In our family’s first year as Anglicans, we accidentally celebrated All Saints’ Day (November 1) with the traditions more commonly associated with the Commemoration of the Faithful Departed (All Souls’ Day, November 2)! This year, I’m looking forward to observing each day in its proper time and fashion!
(To learn more about All Saints’ Day, read our Rookie Anglican Guide.)
We all experience the busyness of day to day life that often leaves little time for reflection and remembrance. Even after a loss, life does, amazingly, continue.
The Commemoration of the Faithful Departed is a day set aside to remember “ordinary saints.” The day honors those whose life and witness deeply touched our own. Instead of a day of mourning, our remembrance focuses on the hope of the resurrection, both theirs and ours. We give thanks for their faithful testimony.
In the Anglican tradition, All Souls’ Day is observed on November 2, the day following All Saints’ Day. All Saints’ focuses on those saints whose work and witness affected the history of the larger church body. However, All Souls’ Day is dedicated to the quiet and obscure, those whose faithful, ordinary lives have built up our own lives and our local churches. Like other saints’ days, this is an optional observance.
Originally, the Roman Catholic church observed All Souls’ Day to remember those who had died, particularly within the last year.
As the tradition grew and changed, they included masses for the dead to bring souls out of purgatory.
During the Reformation, these practices were abolished in the Anglican churches. But, many have begun to revive the day as a time to honor loved ones.
Although there is no formal service, many choose to visit or decorate the gravesites of these “ordinary saints.”
In our family, we plan a simple dinner, set the table with all in white, and add a long line of white candles. Before we eat, we lift up a prayer of thanksgiving for “all those who have departed this life in the certain hope of the resurrection.” For each remembrance, we light a candle.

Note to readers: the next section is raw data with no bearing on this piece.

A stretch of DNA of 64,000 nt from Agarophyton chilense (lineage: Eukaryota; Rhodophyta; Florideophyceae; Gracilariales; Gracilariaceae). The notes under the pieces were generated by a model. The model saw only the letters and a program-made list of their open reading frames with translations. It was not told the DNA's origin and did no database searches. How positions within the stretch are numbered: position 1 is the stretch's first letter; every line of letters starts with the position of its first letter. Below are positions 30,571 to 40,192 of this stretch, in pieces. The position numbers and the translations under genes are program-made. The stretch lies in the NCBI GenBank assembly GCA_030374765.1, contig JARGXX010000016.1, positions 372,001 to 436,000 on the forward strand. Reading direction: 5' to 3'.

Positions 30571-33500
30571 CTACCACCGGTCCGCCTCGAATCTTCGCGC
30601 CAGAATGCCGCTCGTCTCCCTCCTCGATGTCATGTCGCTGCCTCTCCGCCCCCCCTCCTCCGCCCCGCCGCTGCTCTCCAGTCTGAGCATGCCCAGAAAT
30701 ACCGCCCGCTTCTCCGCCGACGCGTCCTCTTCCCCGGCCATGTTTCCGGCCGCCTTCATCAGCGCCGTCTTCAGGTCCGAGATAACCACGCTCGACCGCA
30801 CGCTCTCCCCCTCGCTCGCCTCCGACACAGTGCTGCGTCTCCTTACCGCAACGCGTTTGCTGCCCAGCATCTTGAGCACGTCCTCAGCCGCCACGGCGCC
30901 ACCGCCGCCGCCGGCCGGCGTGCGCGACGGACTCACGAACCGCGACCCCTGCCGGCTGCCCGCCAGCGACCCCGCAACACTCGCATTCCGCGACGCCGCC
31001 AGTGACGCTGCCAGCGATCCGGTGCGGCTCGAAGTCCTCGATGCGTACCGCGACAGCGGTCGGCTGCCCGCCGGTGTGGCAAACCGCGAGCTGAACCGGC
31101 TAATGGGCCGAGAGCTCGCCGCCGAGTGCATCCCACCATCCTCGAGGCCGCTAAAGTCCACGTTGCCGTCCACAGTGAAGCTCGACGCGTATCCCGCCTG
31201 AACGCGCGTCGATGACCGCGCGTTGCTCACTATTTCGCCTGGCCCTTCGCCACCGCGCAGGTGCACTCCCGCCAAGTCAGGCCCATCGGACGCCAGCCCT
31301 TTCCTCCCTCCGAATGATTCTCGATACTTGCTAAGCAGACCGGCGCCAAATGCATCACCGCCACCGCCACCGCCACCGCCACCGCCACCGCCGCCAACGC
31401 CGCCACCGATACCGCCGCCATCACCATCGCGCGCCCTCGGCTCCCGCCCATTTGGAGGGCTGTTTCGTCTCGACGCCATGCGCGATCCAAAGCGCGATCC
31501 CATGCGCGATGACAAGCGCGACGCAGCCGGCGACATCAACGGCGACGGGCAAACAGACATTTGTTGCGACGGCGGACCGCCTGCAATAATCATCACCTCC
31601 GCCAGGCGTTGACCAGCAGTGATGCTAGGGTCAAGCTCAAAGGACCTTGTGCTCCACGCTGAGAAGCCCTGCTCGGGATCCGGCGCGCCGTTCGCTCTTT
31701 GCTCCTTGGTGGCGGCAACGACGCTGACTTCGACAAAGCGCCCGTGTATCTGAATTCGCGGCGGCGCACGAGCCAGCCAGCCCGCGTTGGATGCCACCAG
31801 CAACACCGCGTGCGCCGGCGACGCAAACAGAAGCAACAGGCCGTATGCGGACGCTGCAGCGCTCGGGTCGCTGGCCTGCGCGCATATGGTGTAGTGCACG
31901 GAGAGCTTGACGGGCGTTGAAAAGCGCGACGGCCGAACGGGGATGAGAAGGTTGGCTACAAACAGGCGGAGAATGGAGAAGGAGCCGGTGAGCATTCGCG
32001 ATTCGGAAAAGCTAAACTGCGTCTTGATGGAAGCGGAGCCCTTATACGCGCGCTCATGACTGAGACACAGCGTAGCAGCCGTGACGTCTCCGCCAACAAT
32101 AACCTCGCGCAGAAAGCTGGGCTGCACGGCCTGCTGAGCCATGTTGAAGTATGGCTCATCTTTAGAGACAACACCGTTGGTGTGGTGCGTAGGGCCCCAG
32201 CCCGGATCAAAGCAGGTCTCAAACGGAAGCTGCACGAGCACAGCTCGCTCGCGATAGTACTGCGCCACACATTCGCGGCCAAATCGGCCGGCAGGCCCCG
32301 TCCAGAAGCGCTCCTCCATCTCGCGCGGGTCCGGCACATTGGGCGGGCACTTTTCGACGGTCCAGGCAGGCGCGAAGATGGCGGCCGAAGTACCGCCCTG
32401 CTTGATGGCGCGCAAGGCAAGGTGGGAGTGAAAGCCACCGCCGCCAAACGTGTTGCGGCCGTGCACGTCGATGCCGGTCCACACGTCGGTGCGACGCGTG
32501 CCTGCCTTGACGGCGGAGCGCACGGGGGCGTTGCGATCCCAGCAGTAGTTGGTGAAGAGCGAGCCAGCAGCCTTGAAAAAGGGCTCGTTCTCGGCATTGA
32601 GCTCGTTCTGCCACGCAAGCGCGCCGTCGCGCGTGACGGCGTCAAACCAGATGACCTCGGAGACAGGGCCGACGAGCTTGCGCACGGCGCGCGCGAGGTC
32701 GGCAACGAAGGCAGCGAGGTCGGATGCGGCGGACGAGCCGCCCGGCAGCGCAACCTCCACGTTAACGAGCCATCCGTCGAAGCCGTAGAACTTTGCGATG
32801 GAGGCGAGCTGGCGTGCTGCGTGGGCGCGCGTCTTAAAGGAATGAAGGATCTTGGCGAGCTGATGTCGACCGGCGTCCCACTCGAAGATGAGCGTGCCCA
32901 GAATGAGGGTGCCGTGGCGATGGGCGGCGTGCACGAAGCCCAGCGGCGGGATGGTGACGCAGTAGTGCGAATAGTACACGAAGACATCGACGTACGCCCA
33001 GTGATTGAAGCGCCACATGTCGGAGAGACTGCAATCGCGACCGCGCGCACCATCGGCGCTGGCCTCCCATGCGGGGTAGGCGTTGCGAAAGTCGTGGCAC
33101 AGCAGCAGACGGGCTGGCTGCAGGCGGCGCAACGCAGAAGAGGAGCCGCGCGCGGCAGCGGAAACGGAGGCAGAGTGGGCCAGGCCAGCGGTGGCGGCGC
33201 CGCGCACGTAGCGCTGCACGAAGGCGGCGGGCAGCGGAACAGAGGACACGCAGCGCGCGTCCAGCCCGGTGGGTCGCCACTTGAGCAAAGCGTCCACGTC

I was amazed at how quickly all the candles were lit, and we were still calling to mind good friends in the faith! While we ate, we had a sweet time of sharing favorite memories of these dear ones.
From Lesser Feasts and Fasts, 1994:
O God, the Maker, and Redeemer of all believers: Grant to the faithful departed the unsearchable benefits of the passion of your Son; that on the day of his appearing they may be manifested as your children; through Jesus Christ our Lord, who lives and reigns with you and the Holy Spirit, one God, now and for ever. Amen
Almighty God, with whom the souls of the faithful who have departed this life are in joy and felicity: We praise and magnify your holy Name for all your servants who have finished their course in your faith and fear; and we most humbly pray that, at the day of resurrection, we and all who are members of the mystical body of your Son may be set on his right hand, and hear his most joyful voice: “Come, you who are blessed by my Father, inherit the kingdom prepared for you from the foundation of the world.” Grant this, O merciful Father, for the sake of Jesus Christ, our only Mediator and Advocate. Amen (BCP 2019, p. 679).
We give thanks to you, O Lord our God, for all your servants and witnesses of time past: for Abraham, the father of believers, and Sarah, his wife; for Moses, the lawgiver, and Aaron, the priest; for Miriam and Joshua, Deborah and Gideon, and Samuel with Hannah, his mother; for David, King over Israel; for Isaiah and all the prophets; for Mary, the mother of our Lord; for Peter and Paul and all the apostles; for Mary and Martha, and Mary Magdalene; for Stephen, the first martyr, and all the martyrs and saints in every age and in every land. In your mercy, O Lord our God, give us, as you gave to them, the hope of salvation and the promise of eternal life; through Jesus Christ our Lord, the first‑born of many from the dead. Amen (BCP 2019, p. 683).
- “What is All Souls Day” (Covenant; The Living Church)
- “Why Pray for the Dead?” (Anglican Compass)
- “All Souls’ Day is November 2 (Praying for the Dead: Is it Biblical, Patristic, Anglican?)” (a post from Holy Trinity Anglican Church, Marlborough, MA)
Tai French is a homeschooling mother of 7. A rookie Anglican herself, she loves learning more about the traditions and practices of Anglicanism. She especially enjoys incorporating the rhythms, history, and liturgy into her home and homeschool life.